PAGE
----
Few emotions or feelings begin with the letter “Y,” but because it is day 25 of the A to Z Blog Challenge, I made myself find one. Yearn is one that we don’t hear often, so a good one to talk about today.Yearn is to long for, lust after, desire, and more. So, why don’t we hear about it more? The word “yearn” is likely too old-fashioned for most writers and considering its first known use is predates the 12th century, the word is getting on up in years.
So, precisely what do your characters yearn for? And how do you show that yearning?
1: to long persistently, sadly, urgently <yearns to make a difference> 2: to feel tenderness or compassion
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Perhaps you have struggled with developing and showing a character’s desire or passion for another person. Maybe the other person is far away, perhaps in a war, at college or university, by choice. Your character wishes desperately that the other was close at hand, at least nearby.
Use the expression in the eyes, the turn of the lips, the gentleness of demeanor. Can you see longing in her eyes? The slight pout of her lips? A mere touch to the blinds? What else do you see?
A writer can be developing a main character from the animal world, and find a need to give this animal yearning in his story line. Would the expressions be the same? Different? What do you think?
Let’s take a look at a good example of animal yearning.
Who or what is this expectant-looking cat waiting for? Perhaps the cat is waiting for children to arrive home from school, or the bird he’s watching to magically be allowed within his realm, or is it the chance to escape to the outdoors this feline is anticipating. We cannot tell simply from looking, but it’s the looking that gives us the ability to craft a character yearning for a change in circumstances.
Children too have yearnings, but usually for those things which cannot be. Candy, cookies, sugar top the list. Playing instead of studying might rank #2. But with warmer weather coming on, I recalled how often the ice cream truck came through our neighborhood when I was growing up. Our “yearnings” were that we’d alwaysbe allowed to buy something. Every. Single. Time. Some days, however,we were left with sad and downcast eyes peering through the window or screen door as the truck passed on by.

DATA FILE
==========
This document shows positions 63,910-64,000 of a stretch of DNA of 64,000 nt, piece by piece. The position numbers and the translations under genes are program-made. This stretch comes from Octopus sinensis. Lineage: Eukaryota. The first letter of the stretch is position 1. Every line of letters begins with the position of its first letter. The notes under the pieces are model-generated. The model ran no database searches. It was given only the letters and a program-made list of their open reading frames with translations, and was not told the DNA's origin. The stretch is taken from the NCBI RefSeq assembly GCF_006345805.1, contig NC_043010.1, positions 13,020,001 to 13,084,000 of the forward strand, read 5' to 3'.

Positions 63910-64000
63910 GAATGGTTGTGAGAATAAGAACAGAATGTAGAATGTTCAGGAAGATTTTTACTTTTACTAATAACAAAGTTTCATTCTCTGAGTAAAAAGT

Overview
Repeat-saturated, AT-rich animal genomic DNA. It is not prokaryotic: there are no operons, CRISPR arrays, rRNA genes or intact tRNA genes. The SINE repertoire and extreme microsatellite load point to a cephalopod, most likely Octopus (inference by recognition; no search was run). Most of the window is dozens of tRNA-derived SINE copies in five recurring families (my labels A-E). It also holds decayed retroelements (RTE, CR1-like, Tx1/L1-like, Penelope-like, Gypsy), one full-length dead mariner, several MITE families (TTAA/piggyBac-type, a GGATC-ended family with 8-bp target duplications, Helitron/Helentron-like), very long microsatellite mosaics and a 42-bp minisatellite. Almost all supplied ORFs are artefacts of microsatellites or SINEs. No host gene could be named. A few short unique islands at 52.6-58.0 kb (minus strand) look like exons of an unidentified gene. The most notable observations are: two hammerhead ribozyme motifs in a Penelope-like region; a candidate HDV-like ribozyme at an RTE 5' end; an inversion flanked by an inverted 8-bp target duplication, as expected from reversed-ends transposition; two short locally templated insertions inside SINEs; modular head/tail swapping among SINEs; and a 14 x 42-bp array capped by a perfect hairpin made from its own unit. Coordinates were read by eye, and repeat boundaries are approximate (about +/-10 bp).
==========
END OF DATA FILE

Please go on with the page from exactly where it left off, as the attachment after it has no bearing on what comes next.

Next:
Note that you can sense the yearning for what is beyond the window even though the child’s face is hidden from view. Expressed by a sense of waiting, anticipation for something, or the fact that something has just passed her by is evident in her posture.
It is not always necessary that facial expressions lead us to the characterization in our work. Body posture, the use of the hands, arms and legs, and often the way the body stands or sits in relationship to other items in the scene.
I see this child as resolved to whatever her fate — with her feet tucked under her, I don’t expect her jumping up and running somewhere quickly. To me they show she is aware that nothing is about to happen.
Most often the word “yearn” is used in romantic relationships or in situations where family members are separated by one of a variety of reasons. But don’t we all yearn to fit in? Whether it’s a writing group, a book club, a group that gathers daily for coffee, a newlywed into a family of in-laws, into many different kinds of relationships. We all want to belong! Just like the little guy down below . . .